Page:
His reply is probably off in tone, but mainly I just find his comments confusing. As I understand it, the LS50 has been criticized for having an off-axis resonance centered in the lower highs. That could indeed affect the presentation of violins, but not because "violins are one of the very few instruments that have fundamentals above about 1 KHz." As I pointed out, that simply isn't true. Many other instruments would suffer because they spend a good bit of time reproducing fundamentals above 1 kHz. If violins do sound particularly problematic on the KEF's (and I have no first-hand experience that would confirm this),then the problem is more complex and involves the interplay of the speaker's reproduction of violin fundamentals and the associated overtones, which give the instrument its characteristic sound. (And since I have been playing violin seriously for over 60 years, I also know that a violin bridge's first vibration mode is the same as the vibrating string. If you shake any structure, it's fundamental vibration mode will be at the same frequency as the force that's shaking it. It won't produce a fundamental of 4 kHz if the string is vibrating at 1 kHz. ) Finally--yes I am interested in why Dr. Bad singled out violins as faring particularly poorly on the Kef's. I've been designing speakers for over 20 years and am always interested in tracing down the cause of loudspeaker colorations and assorted ills. It's hard to correct or avoid a problem if you don't understand its cause.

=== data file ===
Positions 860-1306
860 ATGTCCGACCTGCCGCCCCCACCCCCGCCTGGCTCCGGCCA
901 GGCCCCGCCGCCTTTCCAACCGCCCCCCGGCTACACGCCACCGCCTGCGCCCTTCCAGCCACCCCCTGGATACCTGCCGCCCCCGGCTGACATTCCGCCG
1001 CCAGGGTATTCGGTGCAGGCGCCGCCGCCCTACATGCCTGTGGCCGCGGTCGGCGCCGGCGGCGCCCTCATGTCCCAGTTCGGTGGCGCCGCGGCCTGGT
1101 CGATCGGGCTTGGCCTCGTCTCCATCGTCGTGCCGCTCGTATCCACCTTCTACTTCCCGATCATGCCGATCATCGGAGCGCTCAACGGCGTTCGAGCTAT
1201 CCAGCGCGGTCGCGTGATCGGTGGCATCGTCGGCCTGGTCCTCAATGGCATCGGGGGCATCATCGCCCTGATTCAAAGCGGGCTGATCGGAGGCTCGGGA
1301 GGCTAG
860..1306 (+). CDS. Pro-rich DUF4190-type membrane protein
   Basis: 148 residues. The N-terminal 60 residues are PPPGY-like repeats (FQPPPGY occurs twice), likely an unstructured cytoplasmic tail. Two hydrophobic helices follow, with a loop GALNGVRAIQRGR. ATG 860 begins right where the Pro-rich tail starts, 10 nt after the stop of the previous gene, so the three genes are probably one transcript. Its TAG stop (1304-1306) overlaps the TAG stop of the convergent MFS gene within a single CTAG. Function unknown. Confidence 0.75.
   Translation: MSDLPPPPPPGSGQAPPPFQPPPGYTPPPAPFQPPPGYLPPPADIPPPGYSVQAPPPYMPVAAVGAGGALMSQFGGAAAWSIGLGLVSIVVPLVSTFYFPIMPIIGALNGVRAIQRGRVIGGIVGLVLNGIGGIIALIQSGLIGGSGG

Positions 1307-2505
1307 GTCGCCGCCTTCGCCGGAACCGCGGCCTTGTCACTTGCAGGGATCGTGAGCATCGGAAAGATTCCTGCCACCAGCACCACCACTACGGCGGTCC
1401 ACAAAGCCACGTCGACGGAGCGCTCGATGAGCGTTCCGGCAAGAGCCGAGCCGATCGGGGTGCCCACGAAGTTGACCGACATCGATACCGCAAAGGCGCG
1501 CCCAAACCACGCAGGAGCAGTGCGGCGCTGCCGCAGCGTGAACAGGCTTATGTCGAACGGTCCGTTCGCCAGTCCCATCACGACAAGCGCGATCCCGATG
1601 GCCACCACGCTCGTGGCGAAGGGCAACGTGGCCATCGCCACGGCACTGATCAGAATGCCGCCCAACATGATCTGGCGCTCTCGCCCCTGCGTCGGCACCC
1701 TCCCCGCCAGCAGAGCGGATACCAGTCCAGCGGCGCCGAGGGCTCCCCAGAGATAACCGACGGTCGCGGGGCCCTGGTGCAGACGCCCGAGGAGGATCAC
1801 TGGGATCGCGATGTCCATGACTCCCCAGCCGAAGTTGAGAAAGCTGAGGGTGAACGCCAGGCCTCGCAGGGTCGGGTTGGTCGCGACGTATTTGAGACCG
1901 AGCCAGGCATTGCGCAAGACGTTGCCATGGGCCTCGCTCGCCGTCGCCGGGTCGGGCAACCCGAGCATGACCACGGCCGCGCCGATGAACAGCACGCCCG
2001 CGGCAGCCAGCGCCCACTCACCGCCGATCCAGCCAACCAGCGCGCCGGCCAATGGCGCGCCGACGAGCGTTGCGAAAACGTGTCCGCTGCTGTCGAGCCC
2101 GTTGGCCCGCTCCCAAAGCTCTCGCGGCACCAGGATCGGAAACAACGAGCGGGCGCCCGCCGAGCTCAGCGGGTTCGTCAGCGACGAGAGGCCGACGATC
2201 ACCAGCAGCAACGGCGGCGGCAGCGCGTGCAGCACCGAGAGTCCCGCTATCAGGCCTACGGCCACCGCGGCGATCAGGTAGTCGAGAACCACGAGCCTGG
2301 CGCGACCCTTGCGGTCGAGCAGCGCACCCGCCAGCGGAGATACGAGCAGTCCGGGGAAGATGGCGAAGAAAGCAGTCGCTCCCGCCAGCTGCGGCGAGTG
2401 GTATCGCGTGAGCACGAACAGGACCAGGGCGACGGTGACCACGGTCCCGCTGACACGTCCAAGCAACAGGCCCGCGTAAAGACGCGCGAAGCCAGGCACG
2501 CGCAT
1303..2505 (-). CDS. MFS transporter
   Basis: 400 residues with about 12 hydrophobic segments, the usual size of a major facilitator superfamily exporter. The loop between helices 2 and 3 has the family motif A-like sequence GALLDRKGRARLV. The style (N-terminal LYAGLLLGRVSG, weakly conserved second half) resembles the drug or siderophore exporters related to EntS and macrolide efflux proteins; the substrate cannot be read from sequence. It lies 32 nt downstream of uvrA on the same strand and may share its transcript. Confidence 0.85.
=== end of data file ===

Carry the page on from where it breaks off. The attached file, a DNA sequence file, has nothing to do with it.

I think Dr. Bad used to be my primary care doctor. :p
 
speakerman39

speakerman39

Audioholic Overlord
Ratings
3,056 6 4
#18